The Salon Industry + Its Crucial Part In Dominican Culture

BY Mirna Jose
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Dominican Hair salons are known to the world for making the curliest and kinkiest hair straight. I call it “whipping out the ethnicity” out of your hair. Dominican beauty standards are centered around Eurocentric beauty standards of long straight hair, where anything else wasn’t considered beautiful. 

The earliest memory I have of myself is having a head full of rollers under the hair dryer. I remember complaining to my cousin that I wanted to get out of the dryer and her words were “el que quiere moño bonito aguanta jalón” meaning, “if you want nice hair you have to pull it tight.” According to Dominicans I didn’t have “pelo malo” which means bad hair, but it wasn’t “pelo bueno“, or good hair, either, so I had my first texturizer at eleven years old. Going to the hair salon every week was part of growing up Dominican. The straighter the hair, the prettier you were.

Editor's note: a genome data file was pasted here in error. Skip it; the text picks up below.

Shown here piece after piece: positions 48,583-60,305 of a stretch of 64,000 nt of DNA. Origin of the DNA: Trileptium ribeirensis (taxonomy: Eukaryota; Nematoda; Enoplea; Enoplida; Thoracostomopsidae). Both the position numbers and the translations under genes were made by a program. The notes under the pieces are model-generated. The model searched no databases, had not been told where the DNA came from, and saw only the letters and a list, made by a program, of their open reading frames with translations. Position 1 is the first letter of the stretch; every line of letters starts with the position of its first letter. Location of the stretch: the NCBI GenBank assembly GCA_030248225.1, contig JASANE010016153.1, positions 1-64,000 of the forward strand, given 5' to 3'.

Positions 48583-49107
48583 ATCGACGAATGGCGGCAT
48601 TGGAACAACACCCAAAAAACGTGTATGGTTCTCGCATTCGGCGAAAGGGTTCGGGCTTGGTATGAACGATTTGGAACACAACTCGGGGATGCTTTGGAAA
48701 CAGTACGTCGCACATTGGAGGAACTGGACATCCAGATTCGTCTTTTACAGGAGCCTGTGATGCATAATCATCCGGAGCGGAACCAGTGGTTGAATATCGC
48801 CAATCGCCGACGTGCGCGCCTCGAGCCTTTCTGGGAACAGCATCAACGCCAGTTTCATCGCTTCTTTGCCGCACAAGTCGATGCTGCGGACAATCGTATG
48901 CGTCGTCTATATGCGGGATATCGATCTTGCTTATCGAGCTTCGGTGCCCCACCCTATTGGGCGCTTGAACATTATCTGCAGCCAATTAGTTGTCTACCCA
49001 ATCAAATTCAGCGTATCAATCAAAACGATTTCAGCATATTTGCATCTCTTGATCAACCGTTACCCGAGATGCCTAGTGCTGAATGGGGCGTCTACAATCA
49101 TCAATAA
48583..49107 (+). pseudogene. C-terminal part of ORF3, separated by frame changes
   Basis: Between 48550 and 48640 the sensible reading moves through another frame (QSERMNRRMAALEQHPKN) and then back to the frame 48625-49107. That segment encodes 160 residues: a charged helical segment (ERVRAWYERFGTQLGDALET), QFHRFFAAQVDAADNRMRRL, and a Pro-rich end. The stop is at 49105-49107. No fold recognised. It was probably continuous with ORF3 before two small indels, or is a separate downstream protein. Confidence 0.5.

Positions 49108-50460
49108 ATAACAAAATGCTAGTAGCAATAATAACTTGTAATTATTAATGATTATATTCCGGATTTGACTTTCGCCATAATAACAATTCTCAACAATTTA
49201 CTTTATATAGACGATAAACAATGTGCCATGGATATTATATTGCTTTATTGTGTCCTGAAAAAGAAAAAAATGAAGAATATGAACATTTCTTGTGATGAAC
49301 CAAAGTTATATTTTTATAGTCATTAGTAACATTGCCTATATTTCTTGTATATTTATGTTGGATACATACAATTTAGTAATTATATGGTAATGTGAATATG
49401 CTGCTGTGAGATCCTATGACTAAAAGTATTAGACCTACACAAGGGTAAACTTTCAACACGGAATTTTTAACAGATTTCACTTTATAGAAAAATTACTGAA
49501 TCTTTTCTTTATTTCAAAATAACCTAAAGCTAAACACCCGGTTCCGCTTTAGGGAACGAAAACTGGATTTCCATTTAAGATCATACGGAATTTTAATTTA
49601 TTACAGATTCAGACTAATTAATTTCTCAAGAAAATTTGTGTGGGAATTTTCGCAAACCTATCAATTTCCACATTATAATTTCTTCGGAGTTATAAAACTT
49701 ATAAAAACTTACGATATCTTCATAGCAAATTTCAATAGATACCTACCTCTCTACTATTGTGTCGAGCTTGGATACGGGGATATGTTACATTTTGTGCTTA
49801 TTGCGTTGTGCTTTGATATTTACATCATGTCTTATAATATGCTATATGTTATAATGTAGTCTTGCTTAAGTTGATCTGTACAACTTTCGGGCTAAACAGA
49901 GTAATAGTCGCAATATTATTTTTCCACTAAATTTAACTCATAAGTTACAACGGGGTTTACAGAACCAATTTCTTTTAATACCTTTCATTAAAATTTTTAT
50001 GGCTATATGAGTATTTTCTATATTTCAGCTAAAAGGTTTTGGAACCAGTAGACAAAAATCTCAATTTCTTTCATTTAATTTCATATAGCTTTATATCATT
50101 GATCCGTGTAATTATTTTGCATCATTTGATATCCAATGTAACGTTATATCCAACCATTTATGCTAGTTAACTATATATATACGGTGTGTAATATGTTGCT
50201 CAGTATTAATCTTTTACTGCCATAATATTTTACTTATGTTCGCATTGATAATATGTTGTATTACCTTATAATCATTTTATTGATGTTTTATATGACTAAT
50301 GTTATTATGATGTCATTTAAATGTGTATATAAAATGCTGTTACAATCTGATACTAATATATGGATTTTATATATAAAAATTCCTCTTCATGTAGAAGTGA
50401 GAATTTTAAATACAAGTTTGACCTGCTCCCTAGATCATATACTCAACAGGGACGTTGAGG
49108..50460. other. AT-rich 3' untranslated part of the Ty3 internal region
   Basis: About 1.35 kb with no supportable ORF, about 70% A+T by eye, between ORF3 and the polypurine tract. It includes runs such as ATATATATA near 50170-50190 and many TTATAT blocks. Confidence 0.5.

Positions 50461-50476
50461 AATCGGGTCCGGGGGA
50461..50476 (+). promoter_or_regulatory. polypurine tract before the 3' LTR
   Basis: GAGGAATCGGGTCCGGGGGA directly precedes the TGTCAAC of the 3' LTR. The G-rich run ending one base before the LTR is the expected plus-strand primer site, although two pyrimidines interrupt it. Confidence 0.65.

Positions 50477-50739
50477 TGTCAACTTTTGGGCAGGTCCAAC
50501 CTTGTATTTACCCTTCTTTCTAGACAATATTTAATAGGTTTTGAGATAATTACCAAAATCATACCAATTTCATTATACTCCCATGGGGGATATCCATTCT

I never knew I had curly hair until I cut all my hair off after a bad break up. I lived in an area far from Dominican hair salons so I had no choice but to figure out what to do “con estas greńas.” I started experimenting with products and styles until my hair was long enough that it looked “presentable” . I started wearing makeup to compensate for my hair texture. Whenever I would wear my natural hair texture around friends and family members they would all look at me as if I had lost my mind. They always made sure that I knew that my natural hair made me look “disheveled.” I would occasionally blow out my hair just for a different look or to make it easier to color . 

I’ve been wearing my hair natural for the last 15 years. I do notice the difference in the way people treat me and the type of attention I get when I wear my curls or when my hair is blown out and styled. I love my hair. I’ve learned to embrace a part of me that I didn’t even know it existed. My curls are a reminder of my own strength, my rebellion against beauty standards imposed by others on me. 

Embracing my hair is an act of rebellion against the culture I grew up with. Having curls and kinky hair is a reminder of my blackness. A reminder that I am beautiful no matter what others think of my hair texture.

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